By Henry Srebrnik, [Saint John, N.B.] Telegraph-Journal
Here’s the main takeaway from the Sept. 11 Swedish election: More than one in five voters cast their ballot for the Sweden Democrats (SDs). And it cost the centre-left coalition that governed the country their power.
The Scandinavian nation, which was once one of the most left-leaning countries in Europe, has made a radical turnaround.
Campaigning on issues like immigration, religion, crime, and the cost of environmental rules, the SDs, a party with neo-Nazi roots founded in 1988 out of the “Keep Sweden Swedish” movement, slowly built its support in a country long noted for its welfare state social democracy.
In the mid-1990s, new party leadership publicly denounced Nazism. The party crossed the four per cent threshold necessary for parliamentary representation for the first time during the 2010 general election, polling 5.7 per cent and gaining 20 seats in the Riksdag.
The party continued to struggle to gain traction and was considered a pariah. That changed after the migration crisis of 2015-16.
Sweden accepted more asylum seekers per capita than any other nation in Europe, most of them from Muslim countries. The nation went full bore on opening up the country, which has changed its demographics dramatically and reshaped entire cities, especially Malmo.
And these refugees have been blamed for a worrisome rise in gangs and gun violence, previously a rarity in this once-homogenous country. The deteriorating security situation even led Germany’s top-selling newspaper, Bild, to label Sweden the “most dangerous country in Europe.” But the center-left Social Democrats, who governed in a coalition government for the last eight years, failed to assimilate the newcomers. As social instability intensified, the elites looked the other way.
For the first time ever in Sweden, voters rated crime the “most important issue” in polls. Sweden now has the highest per-capita number of deadly shootings of 22 European countries, and 47 people have been killed so far this year. Since 2018, there have also been almost 500 bombings.
The SDs almost quadrupled their 2010 result this past Sept. 11, winning 20.6 per cent of the vote and 73 seats, giving them the second-highest number of seats in parliament, after the center-left Social Democrats, whose 30.3 per cent was good for 107, but not enough to form another coalition with its former partners, who lost seats.
The SDs won voters from three main groups: rural voters from the Centre Party, small-business owners from the Moderates Party and workers from the Social Democrats. They also won many young voters.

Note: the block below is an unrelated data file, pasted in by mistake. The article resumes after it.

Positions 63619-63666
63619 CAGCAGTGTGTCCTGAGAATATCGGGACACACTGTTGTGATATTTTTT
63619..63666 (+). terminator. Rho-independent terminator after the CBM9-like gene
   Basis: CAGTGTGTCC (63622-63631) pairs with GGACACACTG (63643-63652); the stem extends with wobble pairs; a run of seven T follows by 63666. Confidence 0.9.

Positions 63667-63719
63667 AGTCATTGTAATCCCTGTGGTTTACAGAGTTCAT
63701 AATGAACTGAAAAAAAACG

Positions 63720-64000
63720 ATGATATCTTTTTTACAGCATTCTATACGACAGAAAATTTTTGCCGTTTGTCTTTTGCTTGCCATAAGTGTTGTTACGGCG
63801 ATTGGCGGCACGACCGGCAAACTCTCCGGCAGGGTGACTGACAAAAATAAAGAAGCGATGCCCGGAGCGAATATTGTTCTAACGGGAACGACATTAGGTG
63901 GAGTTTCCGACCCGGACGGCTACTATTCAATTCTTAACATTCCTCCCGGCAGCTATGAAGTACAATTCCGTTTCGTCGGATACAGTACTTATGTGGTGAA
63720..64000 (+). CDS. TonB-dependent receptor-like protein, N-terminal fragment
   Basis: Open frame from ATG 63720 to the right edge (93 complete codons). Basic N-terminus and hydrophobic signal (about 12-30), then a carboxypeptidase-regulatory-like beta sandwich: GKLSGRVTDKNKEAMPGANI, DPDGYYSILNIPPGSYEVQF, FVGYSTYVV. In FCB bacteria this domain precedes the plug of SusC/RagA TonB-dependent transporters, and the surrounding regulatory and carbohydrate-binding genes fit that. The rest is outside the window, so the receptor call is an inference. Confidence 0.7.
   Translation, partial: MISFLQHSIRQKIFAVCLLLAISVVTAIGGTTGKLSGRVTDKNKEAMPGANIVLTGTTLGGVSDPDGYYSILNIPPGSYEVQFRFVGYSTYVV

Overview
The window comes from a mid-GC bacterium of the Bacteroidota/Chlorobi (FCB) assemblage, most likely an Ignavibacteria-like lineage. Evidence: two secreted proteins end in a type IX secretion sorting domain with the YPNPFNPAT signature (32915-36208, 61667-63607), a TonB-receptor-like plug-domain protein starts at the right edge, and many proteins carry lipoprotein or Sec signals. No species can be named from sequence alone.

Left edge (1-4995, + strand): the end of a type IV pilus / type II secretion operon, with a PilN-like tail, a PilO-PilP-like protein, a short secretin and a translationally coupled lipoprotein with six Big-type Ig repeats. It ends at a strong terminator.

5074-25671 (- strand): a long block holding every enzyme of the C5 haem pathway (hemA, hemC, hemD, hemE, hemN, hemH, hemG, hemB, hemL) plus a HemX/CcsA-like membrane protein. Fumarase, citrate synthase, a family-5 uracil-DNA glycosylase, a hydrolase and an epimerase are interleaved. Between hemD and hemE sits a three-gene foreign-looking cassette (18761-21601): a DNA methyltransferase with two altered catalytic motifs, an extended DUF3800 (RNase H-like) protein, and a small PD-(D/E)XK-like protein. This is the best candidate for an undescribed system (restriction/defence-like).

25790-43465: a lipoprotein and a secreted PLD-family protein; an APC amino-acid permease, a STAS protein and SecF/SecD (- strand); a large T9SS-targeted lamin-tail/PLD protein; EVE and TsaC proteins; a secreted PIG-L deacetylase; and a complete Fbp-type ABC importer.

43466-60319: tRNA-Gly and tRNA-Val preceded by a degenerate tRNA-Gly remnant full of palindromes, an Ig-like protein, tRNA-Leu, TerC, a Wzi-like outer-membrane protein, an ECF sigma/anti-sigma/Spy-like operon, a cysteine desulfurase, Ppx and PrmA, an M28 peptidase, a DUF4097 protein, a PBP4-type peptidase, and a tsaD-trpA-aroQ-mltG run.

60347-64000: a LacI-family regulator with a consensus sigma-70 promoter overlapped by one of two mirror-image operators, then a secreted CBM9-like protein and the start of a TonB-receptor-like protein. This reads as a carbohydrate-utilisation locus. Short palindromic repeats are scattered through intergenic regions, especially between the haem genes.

The Political Party Preference Survey May 2022, a poll published by Statistics Sweden, found that sympathy for the SDs among blue-collar workers stood at 24.5 percent, while with white-collar workers, just 8.3 per cent.
The final election tally showed that the right bloc came in with 49.7 per cent of the vote, while the left bloc secured 48.8 per cent, giving the new coalition 176 seats to 173 for the outgoing government.
Despite being the biggest party in the new four-party coalition, which is also composed of the Moderates, Christian Democrats and Liberals, SD leader Jimmie Akesson did not become prime minister.
Instead, that position went to Ulf Kristersson, the Moderates leader, whose party gained 19.1 percent of the vote and 68 seats. The SDs also did not take any cabinet posts, in large part because another coalition partner, the Liberal Party, rejected the possibility.
Romina Pourmokhtari of the Liberal Party vowed to bring down the government if the SDs were in it. “I ran for office to defend human freedoms and rights. That’s where we Liberals need to put our energy,” she remarked.
But the Sweden Democrats are expected to have a major influence over government policy and will certainly loom large behind the scenes. Sverker Gustavsson, a political scientist at Sweden’s Uppsala University, said that they “want an ironclad agreement with the Moderates and Christian Democrats that will include concrete measures in the area of culture, schools, immigration and criminal justice policy.”
The party is stringently anti-immigrant and is also expected to demand changes in policing, criminal justice, social benefits and environmental regulations. They support closing the country’s borders entirely, and have criticized the previous centre-left government as being soft on migrants, crime and Islamist extremists. Though they are not opposed to Sweden joining NATO, they have a Euroskeptic stance.
Akesson has said in the past that Muslim migration to Sweden is “our biggest foreign threat since the Second World War.” Following the election, he added that “It is time to start rebuilding security, welfare, and cohesion. It is time to put Sweden first.”
Soren Holmberg, a political scientist at the University of Gothenburg, predicted “It will be a very fragile situation for Swedish parliamentary democracy for the next four years,” adding that there were enough political differences among the right-wing parties to make consensus difficult.
Sweden got rich by being a conservative, market-oriented country, and that enabled them to finance their welfare state, so perhaps the formation of a new right-of-centre government is a return to traditional Swedish values. As one person expressed it, “you can have a welfare state or open borders. You can’t have both.”
The equitable Sweden of the late 1970s is now long gone, even though it maintains a phantom existence in the self-image of many Swedes.